NEW YORK, Sept. 24, 1999 – U.S. property/casualty insurers will pay homeowners and businesses an estimated $1.3 billion for insured property damage wreaked by Hurricane Floyd, according to preliminary calculations by Insurance Services Office, Inc.'s (ISO) Property Claim Services (PCS) unit.
Hurricane Floyd rampaged through a long swath of 16 states, from Florida to Maine, but insured property damage was not as devastating as initially feared.
The five states leading the roster in insured damage to personal and commercial property and vehicles are:North Carolina, $835 million; New Jersey, $84 million; Virginia, $65 million; and Florida and South Carolina, $50 million each, said ISO's claims unit.
More than 503,000 claims are expected to be filed with insurers, according to the claims group. PCS estimates North Carolina homeowners and businesses will file 230,000 insured property-loss claims with insurers, followed by 39,500 in New Jersey, 35,000 in Virginia, 28,000 in South Carolina, and 24,300 in Pennsylvania.
Hurricane Floyd made landfall near Cape Fear, N. C., on September 15 as a strong Category 2 hurricane and then was downgraded to a tropical storm the following day. Much of the property damage was from widespread flooding from heavy rainfall, not from powerful winds. The federal government covers flood losses through its National Flood Insurance Program, and those losses are not included in PCS' estimates. PCS estimates also do not include crop and livestock losses.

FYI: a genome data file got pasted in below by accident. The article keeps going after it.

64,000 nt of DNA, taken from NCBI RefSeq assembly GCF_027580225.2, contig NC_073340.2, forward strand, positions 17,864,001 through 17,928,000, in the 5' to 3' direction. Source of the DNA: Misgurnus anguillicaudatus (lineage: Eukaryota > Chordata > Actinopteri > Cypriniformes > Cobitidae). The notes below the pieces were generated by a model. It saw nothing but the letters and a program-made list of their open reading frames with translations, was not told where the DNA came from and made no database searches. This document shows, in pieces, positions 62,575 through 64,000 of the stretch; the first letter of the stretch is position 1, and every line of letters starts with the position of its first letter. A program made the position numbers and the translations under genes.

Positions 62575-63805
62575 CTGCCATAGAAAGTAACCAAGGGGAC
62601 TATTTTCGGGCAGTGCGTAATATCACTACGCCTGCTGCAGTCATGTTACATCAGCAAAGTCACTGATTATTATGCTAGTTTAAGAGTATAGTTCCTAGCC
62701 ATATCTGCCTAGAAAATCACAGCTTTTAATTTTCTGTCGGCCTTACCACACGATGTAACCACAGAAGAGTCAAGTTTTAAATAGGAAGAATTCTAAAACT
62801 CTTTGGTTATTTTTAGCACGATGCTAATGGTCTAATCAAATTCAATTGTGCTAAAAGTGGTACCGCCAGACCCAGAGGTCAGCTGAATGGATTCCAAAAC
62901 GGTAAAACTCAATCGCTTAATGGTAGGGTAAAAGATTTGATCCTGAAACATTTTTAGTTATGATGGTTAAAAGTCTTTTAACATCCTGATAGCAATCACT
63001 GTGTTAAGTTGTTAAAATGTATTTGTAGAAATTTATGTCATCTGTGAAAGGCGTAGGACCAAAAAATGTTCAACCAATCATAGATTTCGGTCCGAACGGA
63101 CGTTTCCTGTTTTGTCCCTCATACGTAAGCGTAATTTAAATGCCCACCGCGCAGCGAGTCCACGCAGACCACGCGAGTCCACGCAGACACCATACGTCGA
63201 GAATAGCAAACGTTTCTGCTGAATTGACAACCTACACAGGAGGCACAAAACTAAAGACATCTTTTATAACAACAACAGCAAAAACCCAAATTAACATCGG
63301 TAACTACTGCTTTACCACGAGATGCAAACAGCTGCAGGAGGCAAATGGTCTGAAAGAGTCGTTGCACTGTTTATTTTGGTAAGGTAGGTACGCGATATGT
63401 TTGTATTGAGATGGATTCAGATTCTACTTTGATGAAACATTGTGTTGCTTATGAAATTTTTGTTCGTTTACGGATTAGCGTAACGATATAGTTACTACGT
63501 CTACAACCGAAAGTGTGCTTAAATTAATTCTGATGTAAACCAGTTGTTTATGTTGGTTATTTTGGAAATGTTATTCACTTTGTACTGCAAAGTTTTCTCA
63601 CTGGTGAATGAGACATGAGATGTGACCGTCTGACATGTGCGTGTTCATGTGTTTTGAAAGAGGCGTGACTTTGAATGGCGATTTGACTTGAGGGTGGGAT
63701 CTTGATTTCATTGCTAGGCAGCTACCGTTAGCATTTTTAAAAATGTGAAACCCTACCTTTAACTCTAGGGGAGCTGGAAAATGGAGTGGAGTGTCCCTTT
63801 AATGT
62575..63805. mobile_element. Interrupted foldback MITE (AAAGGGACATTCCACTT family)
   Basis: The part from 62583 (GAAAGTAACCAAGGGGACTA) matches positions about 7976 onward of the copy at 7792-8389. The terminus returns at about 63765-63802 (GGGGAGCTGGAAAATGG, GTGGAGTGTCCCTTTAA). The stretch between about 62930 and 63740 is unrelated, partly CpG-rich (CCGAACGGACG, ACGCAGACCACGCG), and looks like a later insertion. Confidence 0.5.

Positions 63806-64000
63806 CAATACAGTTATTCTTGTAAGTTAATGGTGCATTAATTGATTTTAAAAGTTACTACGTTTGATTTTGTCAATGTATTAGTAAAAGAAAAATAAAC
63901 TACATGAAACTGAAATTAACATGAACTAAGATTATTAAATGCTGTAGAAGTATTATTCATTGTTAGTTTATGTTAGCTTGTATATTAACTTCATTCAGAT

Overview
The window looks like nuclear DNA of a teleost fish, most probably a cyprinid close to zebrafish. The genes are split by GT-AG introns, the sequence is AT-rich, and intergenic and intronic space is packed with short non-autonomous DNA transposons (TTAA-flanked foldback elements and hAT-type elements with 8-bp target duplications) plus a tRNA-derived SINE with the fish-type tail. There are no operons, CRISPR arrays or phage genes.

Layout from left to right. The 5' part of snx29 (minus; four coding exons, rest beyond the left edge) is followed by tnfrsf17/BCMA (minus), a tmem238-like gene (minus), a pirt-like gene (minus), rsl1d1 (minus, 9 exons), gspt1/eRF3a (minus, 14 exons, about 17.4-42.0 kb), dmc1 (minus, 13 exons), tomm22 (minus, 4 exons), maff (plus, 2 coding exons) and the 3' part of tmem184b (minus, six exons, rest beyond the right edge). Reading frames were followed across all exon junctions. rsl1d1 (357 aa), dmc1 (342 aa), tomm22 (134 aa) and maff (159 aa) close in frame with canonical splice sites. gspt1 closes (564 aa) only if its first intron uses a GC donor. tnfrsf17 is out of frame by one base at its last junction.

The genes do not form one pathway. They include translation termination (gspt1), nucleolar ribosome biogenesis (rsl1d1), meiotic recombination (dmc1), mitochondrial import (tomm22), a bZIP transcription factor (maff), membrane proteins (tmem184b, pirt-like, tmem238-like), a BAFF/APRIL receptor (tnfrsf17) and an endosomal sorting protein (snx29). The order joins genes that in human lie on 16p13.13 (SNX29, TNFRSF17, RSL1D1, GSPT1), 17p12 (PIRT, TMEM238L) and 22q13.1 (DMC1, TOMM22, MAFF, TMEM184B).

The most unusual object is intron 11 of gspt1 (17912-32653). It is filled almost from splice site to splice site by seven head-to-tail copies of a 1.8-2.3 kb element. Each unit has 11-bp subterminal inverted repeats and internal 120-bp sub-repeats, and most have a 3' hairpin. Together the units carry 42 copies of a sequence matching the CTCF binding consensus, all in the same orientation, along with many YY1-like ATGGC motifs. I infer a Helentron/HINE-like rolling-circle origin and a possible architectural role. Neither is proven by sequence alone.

ISO's PCS unit defines a catastrophe as an event within a particular territory that causes $25 million or more in insured property losses and affects a significant number of property and casualty policyholders and insurers.
PCS estimates represent anticipated insured loss on an industry-wide basis arising from catastrophes, reflecting the total net insurance payment for personal and commercial property lines of insurance covering fixed property, personal property, vehicles, boats, related property items, and business-interruption losses. The estimates exclude loss-adjustment expenses.